Friends remember that Leonard loved words, and loved to write. He was nicknamed "Webster" in high school, because he actually memorized the entire dictionary. Graduating in 1939, he joined the 5th Air Force out of Wright Field as soon as he heard of the attack on Pearl Harbor. He served in Australia, the Philippines and Japan, as a journalist and later in intelligence and counter-intelligence. Following the war, he worked for 31 years at the DuBois Chemical Company, where he created their art department and retired, in 1981, as Director of Public Relations.
But it was as a UFO investigator that Leonard Stringfield became genuinely famous. He started as director of the first world-wide UFO organization, known as CRIFO (Civilian Research, Interplanetary Flying Objects) and published their monthly newletter "Orbit" from 1953 to 1957. He worked cooperatively with the USAF Air Defense Command on UFO cases from 1954-57. On some occasions, jets were scrambled on his recommendation to intercept UFOs, but he was not allowed to see the resulting reports.
He served as Public Relations Advisor to NICAP (National Investigations Committee on Aerial Phenomena) from 1957-70. He served on the Board of Directors of MUFON (Mutual UFO Network) and as an Associate/Investigator for CUFOS (Center for UFO Studies). He received MUFON's Award of the Year in 1981.
He published his first UFO book, "Inside Saucer Post 3-0 Blue" in 1957. Other books followed. His most famous, "Situation Red: The UFO Siege" was published in 1977 and subsequently translated into several languages. Later, he published seven reports on UFO Crash/Retrievals. The latest, "Status Report VII: Search for Proof in a Hall of Mirrors," was published in February 1994.
Leonard Stringfield is survived by his wife of 47 years, Dell, and by his daughters Collette Rhodes, Denise Sparks and Camille Reynolds. His pioneering work survives as well. Those interested in a complete list of Leonard Stringfield's publications may direct inquiries to: Mrs. Leonard H. Stringfield, 4412 Grove Avenue, Cincinnati, OH 45227.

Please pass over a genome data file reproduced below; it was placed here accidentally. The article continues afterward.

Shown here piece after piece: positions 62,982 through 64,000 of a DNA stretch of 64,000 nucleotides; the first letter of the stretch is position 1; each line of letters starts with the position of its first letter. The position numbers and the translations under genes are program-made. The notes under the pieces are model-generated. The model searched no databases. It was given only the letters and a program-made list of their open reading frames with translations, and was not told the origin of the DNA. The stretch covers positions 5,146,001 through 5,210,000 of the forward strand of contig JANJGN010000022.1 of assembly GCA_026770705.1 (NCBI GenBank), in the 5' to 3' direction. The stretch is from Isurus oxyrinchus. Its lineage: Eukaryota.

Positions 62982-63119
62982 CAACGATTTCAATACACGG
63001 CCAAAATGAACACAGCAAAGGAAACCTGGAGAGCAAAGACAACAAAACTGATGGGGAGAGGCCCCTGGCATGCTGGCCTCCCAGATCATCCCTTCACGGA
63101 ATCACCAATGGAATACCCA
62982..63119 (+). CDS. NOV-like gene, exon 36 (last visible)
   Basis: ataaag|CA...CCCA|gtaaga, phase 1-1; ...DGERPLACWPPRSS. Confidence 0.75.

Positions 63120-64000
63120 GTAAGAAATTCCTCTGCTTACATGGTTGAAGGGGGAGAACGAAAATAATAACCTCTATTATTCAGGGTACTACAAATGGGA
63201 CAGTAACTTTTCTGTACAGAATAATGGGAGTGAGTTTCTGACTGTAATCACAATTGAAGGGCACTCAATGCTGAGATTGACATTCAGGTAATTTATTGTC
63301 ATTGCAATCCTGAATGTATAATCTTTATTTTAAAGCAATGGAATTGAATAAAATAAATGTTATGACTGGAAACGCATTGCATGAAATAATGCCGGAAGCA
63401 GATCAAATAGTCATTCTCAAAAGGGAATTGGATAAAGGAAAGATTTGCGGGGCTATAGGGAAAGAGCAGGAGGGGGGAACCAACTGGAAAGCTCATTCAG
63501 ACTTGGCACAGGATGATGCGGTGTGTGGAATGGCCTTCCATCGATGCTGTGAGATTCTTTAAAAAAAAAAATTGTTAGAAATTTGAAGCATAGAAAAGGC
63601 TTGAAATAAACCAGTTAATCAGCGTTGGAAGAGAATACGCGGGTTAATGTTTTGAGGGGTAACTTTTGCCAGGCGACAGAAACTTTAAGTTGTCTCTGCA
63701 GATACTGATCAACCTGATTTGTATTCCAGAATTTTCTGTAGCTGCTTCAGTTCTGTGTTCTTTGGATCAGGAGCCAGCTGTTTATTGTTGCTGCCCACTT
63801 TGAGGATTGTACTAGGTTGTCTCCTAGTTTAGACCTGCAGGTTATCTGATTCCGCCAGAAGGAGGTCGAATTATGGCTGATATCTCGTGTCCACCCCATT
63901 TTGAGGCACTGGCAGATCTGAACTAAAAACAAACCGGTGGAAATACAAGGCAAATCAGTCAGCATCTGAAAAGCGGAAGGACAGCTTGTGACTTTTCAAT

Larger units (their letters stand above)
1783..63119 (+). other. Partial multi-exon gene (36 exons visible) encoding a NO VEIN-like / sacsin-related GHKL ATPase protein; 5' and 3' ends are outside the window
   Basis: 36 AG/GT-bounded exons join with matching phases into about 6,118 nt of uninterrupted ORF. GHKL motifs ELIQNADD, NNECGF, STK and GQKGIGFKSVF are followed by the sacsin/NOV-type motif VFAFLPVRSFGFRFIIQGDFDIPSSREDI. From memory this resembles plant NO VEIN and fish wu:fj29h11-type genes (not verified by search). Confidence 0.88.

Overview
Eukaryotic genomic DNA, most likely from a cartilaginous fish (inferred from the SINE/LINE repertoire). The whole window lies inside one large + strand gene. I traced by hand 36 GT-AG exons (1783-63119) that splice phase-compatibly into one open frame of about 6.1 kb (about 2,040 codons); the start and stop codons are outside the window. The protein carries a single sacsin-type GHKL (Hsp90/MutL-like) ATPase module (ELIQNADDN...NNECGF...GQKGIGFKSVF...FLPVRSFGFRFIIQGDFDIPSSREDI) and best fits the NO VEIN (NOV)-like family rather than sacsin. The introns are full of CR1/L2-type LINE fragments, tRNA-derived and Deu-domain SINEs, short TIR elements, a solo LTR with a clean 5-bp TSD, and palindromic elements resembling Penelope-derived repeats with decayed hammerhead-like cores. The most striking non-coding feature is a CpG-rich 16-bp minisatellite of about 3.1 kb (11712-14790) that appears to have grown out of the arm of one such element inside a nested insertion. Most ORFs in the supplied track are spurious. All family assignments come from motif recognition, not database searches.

IN REMEMBRANCE OF LEONARD H. STRINGFIELD
Forensic artist Bill McDonald talked extensively with Leonard Stringfield in the last week of his life. Bill offered the following thoughts for inclusion in CNI News.
"Leonard was best known for his research into the government's cover-up of multiple crash-retrieval operations, most notably the Roswell case, where he had collected the autopsy notes and physical descriptions of five alien cadavers from the pathologists, hematologists and flight surgeons (under conditions of anonymity) who had examined and dissected them.
"Leonard maintained the highest historical and forensic standards in his research, and shared much of his most critical work with other researchers whom he deemed trustworth and professional in their approach to the UFO subject.
"Leonard was himself a witness to a 'Foo Fighter' formation at altitude while in flight near Iwo Jima near the end of World War II.
"A trained artist, journalist and charismatic manager, Leonard was unafraid to stand up for the phenomena he witnessed, or the incredible trends in the evidence he assembled over the years. J.Allen Hynek (founder of CUFOS) and Walter Andrus (co-founder and longtime director of MUFON) depended on Leonard for support in much of their own work.
"Leonard could have avoided me, sick as he was, but instead he took a call from a total stranger and not only cared enough to educate a young colleague many decades behind him, but he cared enough to make a friend and be a friend. In our extensive conversations, we collaborated on designing the Roswell aliens for an upcoming TV segment, for a model kit in development, and for new museum exhibits in Roswell, New Mexico. All this during his last four days on earth.
"Leonard also emphasized certain ethical priorities which we researchers must conform to:
1) Never violate the promise made to a witness to protect his/her identity from public disclosure.
2) Stand for the highest quality of work and research. Do not become complacent with the media, or with people who substitute their own belief systems for genuine research.
3) Maintain meticulous, organized research notes that can be passed along to the next generation of researchers.
"For me, Leonard Stringfield also illustrated one of life's most important lessons: how to face one's own death with dignity, openness to family and friends, and courage in the face of pain."
Original file name: .CNI - STRINGFIELD OBIT
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